Griffin: Vladimir Guerrero era for Blue Jays is over before it started
The Vladimir Guerrero experiment has ended. He still wants to play, but he wants to play in the majors, for the Blue Jays right now. In the end, it cost the organization nothing.
"There was no guarantees, there was no financial guarantees at all," Jays GM Alex Anthopoulos said. "It was just let's take a shot and see how he looks."
Following Monday night's game at Cashman Field, in Las Vegas, the former free-agent outfielder, current Jays' farmhand and future Hall-of-Famer Guerrrero packed his bags and let Blue Jays management know his feelings. He was ready for the majors and if it wasn't the Jays it was someone else. The 37-year-old DH let 51's manager Marty Brown know he was done with Triple-A and the 51's. In this case, it seemed what stayed in Vegas, especially if it was Vlad, would no longer happen in Vegas.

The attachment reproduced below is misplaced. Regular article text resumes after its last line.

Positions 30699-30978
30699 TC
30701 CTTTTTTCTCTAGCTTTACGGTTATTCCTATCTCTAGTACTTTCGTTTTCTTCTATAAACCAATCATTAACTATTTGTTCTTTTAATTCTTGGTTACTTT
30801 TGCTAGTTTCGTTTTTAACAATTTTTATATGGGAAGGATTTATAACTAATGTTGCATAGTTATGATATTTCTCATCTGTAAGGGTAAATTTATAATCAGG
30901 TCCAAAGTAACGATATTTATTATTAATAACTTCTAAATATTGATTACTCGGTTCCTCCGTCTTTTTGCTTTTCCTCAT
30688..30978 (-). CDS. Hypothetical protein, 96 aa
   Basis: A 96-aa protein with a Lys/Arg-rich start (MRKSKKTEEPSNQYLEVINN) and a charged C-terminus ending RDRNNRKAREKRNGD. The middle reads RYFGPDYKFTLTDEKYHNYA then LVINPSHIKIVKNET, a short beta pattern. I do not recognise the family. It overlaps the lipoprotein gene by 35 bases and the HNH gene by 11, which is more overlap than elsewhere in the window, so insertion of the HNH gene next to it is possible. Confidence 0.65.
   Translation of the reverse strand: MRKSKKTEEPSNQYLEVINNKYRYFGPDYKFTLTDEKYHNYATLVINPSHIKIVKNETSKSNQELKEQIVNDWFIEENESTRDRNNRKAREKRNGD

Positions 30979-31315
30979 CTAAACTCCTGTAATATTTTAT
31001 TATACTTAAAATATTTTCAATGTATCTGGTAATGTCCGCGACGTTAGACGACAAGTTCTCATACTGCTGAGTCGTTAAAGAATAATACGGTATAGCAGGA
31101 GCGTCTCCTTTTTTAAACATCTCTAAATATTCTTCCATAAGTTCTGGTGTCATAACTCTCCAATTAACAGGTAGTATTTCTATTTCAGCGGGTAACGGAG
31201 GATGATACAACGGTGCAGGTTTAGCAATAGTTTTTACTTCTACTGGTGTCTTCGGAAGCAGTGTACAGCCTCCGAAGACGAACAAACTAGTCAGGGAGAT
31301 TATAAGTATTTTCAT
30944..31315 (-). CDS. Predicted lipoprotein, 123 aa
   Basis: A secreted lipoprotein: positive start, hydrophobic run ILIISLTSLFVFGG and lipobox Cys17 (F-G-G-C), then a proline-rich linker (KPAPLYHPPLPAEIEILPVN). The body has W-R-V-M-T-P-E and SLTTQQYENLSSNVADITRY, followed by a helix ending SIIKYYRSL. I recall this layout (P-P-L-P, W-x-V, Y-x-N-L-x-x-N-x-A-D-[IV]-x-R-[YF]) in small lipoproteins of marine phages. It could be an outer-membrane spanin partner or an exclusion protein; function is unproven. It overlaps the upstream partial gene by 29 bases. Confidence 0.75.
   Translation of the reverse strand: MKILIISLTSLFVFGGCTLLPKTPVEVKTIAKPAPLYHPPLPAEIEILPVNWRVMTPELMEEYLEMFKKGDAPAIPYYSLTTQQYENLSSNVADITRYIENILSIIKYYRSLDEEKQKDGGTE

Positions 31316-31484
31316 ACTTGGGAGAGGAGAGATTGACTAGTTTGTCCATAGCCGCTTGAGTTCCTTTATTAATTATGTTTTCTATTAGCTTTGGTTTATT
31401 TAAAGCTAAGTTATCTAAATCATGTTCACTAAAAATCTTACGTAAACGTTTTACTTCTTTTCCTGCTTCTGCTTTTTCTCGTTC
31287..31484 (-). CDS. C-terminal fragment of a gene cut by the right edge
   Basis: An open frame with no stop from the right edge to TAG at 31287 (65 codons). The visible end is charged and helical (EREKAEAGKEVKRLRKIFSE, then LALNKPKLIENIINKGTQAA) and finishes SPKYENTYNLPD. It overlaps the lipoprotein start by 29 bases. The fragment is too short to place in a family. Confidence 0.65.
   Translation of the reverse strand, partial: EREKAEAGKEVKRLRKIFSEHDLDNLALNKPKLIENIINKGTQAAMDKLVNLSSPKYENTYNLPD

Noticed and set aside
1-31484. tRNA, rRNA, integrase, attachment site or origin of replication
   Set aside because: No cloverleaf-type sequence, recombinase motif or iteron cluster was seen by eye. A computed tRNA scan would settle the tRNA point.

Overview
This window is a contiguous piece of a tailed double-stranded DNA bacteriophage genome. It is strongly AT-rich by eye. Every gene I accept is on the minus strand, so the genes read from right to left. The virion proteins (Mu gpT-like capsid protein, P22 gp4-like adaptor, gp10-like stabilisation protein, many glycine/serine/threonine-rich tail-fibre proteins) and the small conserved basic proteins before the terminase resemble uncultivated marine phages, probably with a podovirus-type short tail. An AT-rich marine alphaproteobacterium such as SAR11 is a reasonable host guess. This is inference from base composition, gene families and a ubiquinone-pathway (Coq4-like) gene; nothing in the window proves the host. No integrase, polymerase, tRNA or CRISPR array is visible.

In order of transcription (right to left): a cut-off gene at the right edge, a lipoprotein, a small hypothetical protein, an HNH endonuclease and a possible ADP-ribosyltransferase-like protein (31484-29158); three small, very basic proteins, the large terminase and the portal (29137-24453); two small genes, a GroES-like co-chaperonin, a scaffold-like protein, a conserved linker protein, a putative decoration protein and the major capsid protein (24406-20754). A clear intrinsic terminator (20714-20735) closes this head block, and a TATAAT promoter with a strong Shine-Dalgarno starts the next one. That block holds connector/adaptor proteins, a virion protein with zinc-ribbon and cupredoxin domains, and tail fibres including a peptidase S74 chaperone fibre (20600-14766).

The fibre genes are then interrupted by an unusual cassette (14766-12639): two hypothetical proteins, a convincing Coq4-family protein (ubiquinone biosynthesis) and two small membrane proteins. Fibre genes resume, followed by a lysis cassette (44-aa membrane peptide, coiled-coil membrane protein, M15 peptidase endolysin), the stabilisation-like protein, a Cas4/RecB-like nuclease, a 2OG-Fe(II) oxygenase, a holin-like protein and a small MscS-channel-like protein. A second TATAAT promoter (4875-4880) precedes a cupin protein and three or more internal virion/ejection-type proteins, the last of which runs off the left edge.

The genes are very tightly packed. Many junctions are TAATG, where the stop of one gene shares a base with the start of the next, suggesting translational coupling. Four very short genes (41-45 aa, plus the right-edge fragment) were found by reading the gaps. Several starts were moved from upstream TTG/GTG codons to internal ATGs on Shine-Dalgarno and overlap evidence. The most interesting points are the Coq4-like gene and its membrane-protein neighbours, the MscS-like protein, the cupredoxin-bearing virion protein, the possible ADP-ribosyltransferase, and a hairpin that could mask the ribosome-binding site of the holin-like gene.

There had been rumours Tuesday morning that Vlad had enough and was retiring from baseball. There were other rumours that there had been a June 11 deadline, that if Guerrero was not in the majors by 1:30 p.m. then he could choose his release. But, as The Star's Brendan Kennedy reported, neither of those seems true.
“We never had a date, but we always told him throughout the process that any time that he felt that he didn't want to be here,” Anthopoulos explained the process. “Even though we don't have out clauses, we did have a handshake agreement that any time he could indicate if he wanted to go, we would grant him his release.”
The Jays have done the same with many others under their third-year GM. Think of it. Why would Guerrero retire right now, especially after a four-hit game in Vegas on Monday and the earnest manner at his May press conference with Jays media in Dunedin at which he had emphasized his goal of 51 more home runs to reach 500?
And, again, why would the Jays, at the start, tie themselves to a June 11 deadline to bring Guerrero to the majors, knowing they had six games upcoming at National League parks in Milwaukee and Miami, for which the defensively-restricted Guerrero could only pinch-hit?